“Race To Space” didn’t really come together for me until the end, when Virginia is reading the comic book her son left on the kitchen table and imagining its hero as Bill Masters, caught somewhere between the earth and the moon. Up until that point the episode feels a little scattered and unsatisfying, offering a lot of foundational tension but not a lot of climax. But that final moment, where both Masters and Johnson are mulling over their own isolation, questing after something that neither of them fully understands, is rather beautifully structured. The song at the end of the episode is James Blake’s sublime “Retrograde,” a surprisingly modern choice for a period piece but one that captivated me nonetheless. Masters Of Sex doesn’t often resort to non-diegetic music, making the choice doubly interesting.
Primarily what I’m getting out of the first two episodes of this show is that William Masters is researching sex because he doesn’t understand it in the slightest. It’s hard to hate him, because he is so clueless about his own behavior, but he sinks rather low in this episode—firing Virginia on a whim, jerking his wife Libby around with fertility treatments, and steadfastly refusing to understand or even acknowledge his own sexual impulses (whether those are for Libby, Virginia, or the nice prostitute whose vision he treated). He’s not driven by malice, but his self-delusion is so pernicious that it makes him callous and bullheaded. Masters spends most of “Race To Space” freezing out anyone who tries to help him.
I think that Masters Of Sex is working to paint a portrait of Masters as an example of perfect sexual repression—a man who is so frustrated and disappointed by the messy complications of sex that he literally turns a microscope on it to try to dissect it further. Despite his frustration at his own humanity, Masters has deep compassion for the humanity of his patients, so it confuses him to no end that they keep running around pursuing sex for fun, when he finds it so deeply shameful or overly complicated. Presumably, the most repressed man is the one protesting mildly that he is not repressed at all. Maybe Masters keeps pushing the envelope on his research because he refuses to acknowledge that he is turned on by prostitutes or watching women masturbate or couples having sex. As prudish as the provost is, at least he can admit that he has those feelings of sexual interest.
Masters’ self-deception comes off as cruelty towards the women in his life who he sees on a regular basis. His own wife Libby (who is nicely coming into her own as a character with some weight) begins to realize in this episode that her husband doesn’t see her as a sexual being. (Bafflingly, he says that he loves her too much to watch her pleasure herself.) And Virginia tries to confront him about his inexplicable rage toward her—which she suspects has more to do with his jealousy that she slept with Ethan than any other sabotage of the study—but he can’t even locate his own hypocrisy, leaving her in a tentative limbo in regards to her job.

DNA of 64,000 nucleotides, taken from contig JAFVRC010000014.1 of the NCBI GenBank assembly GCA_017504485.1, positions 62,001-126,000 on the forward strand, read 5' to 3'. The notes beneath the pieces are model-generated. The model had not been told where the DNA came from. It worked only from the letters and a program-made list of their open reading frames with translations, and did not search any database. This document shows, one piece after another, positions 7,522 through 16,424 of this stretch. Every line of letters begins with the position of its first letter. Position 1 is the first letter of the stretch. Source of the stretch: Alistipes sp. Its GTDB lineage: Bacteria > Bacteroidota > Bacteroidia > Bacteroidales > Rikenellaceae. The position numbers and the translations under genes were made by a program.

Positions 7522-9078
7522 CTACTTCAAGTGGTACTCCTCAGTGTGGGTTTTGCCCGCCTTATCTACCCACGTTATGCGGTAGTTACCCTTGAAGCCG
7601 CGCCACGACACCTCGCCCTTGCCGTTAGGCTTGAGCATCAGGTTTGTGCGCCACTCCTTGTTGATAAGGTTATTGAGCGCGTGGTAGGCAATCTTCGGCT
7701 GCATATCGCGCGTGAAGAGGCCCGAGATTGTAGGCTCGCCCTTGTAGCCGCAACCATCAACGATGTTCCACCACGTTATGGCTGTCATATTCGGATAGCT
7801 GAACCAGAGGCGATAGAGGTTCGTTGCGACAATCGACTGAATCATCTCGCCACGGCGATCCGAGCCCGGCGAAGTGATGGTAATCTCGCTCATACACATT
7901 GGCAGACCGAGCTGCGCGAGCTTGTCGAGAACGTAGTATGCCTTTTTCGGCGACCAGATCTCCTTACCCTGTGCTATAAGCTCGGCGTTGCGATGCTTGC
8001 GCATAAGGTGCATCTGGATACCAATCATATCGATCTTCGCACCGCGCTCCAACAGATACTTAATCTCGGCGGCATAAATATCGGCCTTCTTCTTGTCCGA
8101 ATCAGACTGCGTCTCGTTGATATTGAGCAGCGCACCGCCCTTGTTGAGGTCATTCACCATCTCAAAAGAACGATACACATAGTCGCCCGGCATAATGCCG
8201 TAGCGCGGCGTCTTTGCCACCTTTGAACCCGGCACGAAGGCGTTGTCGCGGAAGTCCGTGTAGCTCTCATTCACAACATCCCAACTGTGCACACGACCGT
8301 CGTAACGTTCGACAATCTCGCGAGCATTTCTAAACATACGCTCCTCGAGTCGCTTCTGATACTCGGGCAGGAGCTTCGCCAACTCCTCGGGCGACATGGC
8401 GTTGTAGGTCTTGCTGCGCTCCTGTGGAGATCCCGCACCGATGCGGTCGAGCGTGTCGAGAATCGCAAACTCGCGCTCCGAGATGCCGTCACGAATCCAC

Hypocrisy is infuriating, and it’s hard to watch Masters go through these unlikeable contortions. At the same time, once this man lets loose, it is going to be quite a sight. We have seen Virginia enjoy herself during sex, but we have yet to see Masters get truly uninhibited. I don’t think he’s even taken his shirt off for us—which mirrors the prostitutes’ assessment of him, that he’s “just like that john who wouldn’t take off his shoes.” The pace of the episode could have been faster, but I imagine the rewards down the line would not have been as interesting, either.
Other than that arc, which is sketchily constructed at best, the episode is pretty scattered. “Race To Space” tracks Masters’ continuing efforts in getting his study funded and his dealings with the prostitutes in Betty’s brothel, who are his current patient base. Betty herself has resorted to a form of blackmail in bargaining with him, which you can hardly blame her for. Virginia struggles with raising her kids while also pursuing her career, as well as maneuvering her way back into her job after Masters fires her. As we’ve come to expect from her character, Virginia is tenacious and clever, and she essentially continues her work as if nothing has changed to let Masters work off his little tantrum. But it does all still feel like setup, so it’s hard to get too excited by anything yet. At the same time, the show is still wickedly funny and awkward and touching in ways that feel thrilling and unexpected. This episode is a necessary step for even a great show. Let’s see how it pays off.
- The prostitutes in the “cathouse” are really fantastic in general. Virginia flatters them by calling them experts in the field, as she tries to get them to sign up for the study. She’s not wrong. Betty has about as modern and practical of a viewpoint on sex as any woman might today. They also provide a refreshing cavalcade of frank women’s voices about sex, which is always nice to hear.
- Jane, too, is proving herself to be a fascinating character. The handsome doctor whom she conducted her “study” with last week, Austin, tries to get her to continue their “study” in “private” now that Masters’ operation has been moved out of the hospital. She isn’t having any of it. Sure, she likes sex, but she was really motivated by doing something for science. Also, she’s reading Simone de Beauvoir. Austin and Ethan are so staggered by her that they don’t know what to do except laugh.
- Ethan’s whole subplot, in which he tries to forget Virginia by sleeping with other women from the hospital, didn’t do a lot for me. It certainly illustrates the fickle nature of desire—he thinks he’s looking for a certain act with a woman, but he’s really just looking for Virginia—but right now, I don’t like him enough to be too interested in him. At least he apologized to Virginia, I guess.